|Eagles shift attention to struggling defense|
|Written by Admin|
|Thursday, 15 November 2007 13:57|
After figuring out a way to correct their inept performance in the red zone, the Eagles have turned their attention to their struggling defense.
The key to defensive success in the second half of the season might be the same thing that helped their offense: getting healthy.
Two months removed from being the least-troublesome of the team's units, the defense has had a tough time lately.
Last week, the Washington Redskins posted 361 yards of total offense, but lost. Two weeks ago, Dallas passed for 324 yards and rushed for another 110 in an easy win.
The Eagles are hoping for a better effort this week. It helps that they're facing the winless Miami Dolphins (0-9) and rookie quarterback John Beck.
Back are two All-Pro players who missed chunks of the season because of injury, safety Brian Dawkins and cornerback Lito Sheppard
``I think Dawkins was back to his old self last week,'' defensive coordinator Jim Johnson said. ``Lito is still in a situation where he hasn't played a lot. That will come.
``It will be a challenge for those guys to start shutting people down.''
The Eagles defense is tied for 14th in the league - 12th-best against the run and 23rd against the pass.
Johnson called the Eagles ``careless'' in their coverage against the Redskins, and he was equally as blunt in explaining why three-time Pro Bowl defensive end Jevon Kearse and 2006 free-agent signee Darren Howard saw their playing time cut in favor of Trent Cole and Juqua Thomas.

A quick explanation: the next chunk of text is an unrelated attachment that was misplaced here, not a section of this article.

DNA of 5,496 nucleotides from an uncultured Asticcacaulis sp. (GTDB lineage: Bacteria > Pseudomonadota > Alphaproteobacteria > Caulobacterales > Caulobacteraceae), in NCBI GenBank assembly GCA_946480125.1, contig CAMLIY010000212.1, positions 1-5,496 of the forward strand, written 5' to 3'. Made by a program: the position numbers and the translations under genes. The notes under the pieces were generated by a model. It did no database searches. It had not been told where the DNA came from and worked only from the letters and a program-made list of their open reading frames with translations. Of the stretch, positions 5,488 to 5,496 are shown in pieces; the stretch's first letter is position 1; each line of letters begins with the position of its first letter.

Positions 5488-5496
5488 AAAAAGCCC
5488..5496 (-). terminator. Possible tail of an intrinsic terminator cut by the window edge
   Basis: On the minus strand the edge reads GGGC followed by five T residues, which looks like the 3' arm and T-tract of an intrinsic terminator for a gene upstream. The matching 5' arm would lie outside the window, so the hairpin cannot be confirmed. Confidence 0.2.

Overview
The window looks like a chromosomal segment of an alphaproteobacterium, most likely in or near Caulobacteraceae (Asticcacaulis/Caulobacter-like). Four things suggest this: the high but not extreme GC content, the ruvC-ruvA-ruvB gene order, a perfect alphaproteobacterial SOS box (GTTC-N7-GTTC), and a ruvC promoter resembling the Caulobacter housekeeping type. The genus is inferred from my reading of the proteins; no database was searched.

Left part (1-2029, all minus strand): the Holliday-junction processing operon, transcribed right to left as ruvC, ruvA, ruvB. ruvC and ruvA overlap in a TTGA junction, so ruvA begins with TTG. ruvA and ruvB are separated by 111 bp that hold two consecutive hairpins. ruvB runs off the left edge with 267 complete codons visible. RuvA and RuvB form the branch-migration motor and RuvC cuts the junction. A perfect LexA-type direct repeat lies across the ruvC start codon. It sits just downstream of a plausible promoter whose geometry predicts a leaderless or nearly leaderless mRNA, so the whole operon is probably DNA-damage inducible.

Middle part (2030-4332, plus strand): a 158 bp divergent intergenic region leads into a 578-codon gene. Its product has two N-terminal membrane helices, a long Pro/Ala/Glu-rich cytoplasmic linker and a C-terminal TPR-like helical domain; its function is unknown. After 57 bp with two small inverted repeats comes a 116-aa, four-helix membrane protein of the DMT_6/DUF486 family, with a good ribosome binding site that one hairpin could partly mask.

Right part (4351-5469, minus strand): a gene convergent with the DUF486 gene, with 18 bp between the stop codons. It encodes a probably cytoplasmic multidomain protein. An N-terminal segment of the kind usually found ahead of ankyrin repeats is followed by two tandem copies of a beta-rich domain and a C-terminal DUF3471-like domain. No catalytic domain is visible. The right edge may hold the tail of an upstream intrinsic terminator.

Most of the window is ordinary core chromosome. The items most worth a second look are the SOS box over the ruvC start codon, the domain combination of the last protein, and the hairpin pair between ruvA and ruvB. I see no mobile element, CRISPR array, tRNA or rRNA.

``Trent is playing at a high caliber. J.T. is playing very well,'' Johnson said. ``Those two, right now, are two of our better ends at pass rushing. It's as simple as that.
``They're getting more time than Howard and Jevon - no secret. J.T. is getting good pressure and so is Trent.''
Cole is tied for second in the league with a career-high nine sacks. Thomas has four sacks and 21 tackles.
Kearse, still recovering from a knee injury that sidelined him for most of the 2006 season, has 3 1/2 sacks.
Kearse acknowledged that he is disappointed with the way things have transpired this season.
``Yeah, but I mean, it's football,'' he said. ``That's how it was when I came in and that's how it'll be when I'm gone. It's a part of the game.''
Johnson conceded Kearse's production might be down because he is still recovering from his injury and that the player might be frustrated.
``I want him to produce; I want him to be there, but right now, the guys that are producing are playing,'' Johnson said.
Howard, who refused to answer questions Thursday, did make two key stops in a goal-line stand against the Redskins, yet still saw his time limited.
The Eagles struggled in the red zone early in the season, settling for field goals instead of TDs.
As Donovan McNabb's surgically repaired knee improved, so too did the red zone TD production. As a result, the Eagles (4-5) are within a game of .500 and have rekindled fans' postseason hopes.
Their breakthrough inside the 20-yard line has come over the last two weeks, as Philadelphia converted six of seven chances into touchdowns.
``We certainly have gotten better as far as scoring points,'' offensive coordinator Marty Mornhinweg said.
The offense has moved the ball plenty and is ranked fourth in the NFC and seventh in the league. But for most of the first half of the season, drives concluded with field goals instead of TDs. Before last week's win over Washington, the Eagles were 10-for-28 in the red zone.
That's changed. McNabb's been sharp, throwing for four scores against the Redskins in a game in which workhorse Brian Westbrook finished with four TDs. This season, McNabb has seven TD passes in the red zone without an interception.
``We have our guys back healthy,'' McNabb said. ``We're showing different things in the red zone - the run, pass, which opens up the play-action, and getting a lot of guys involved with it.''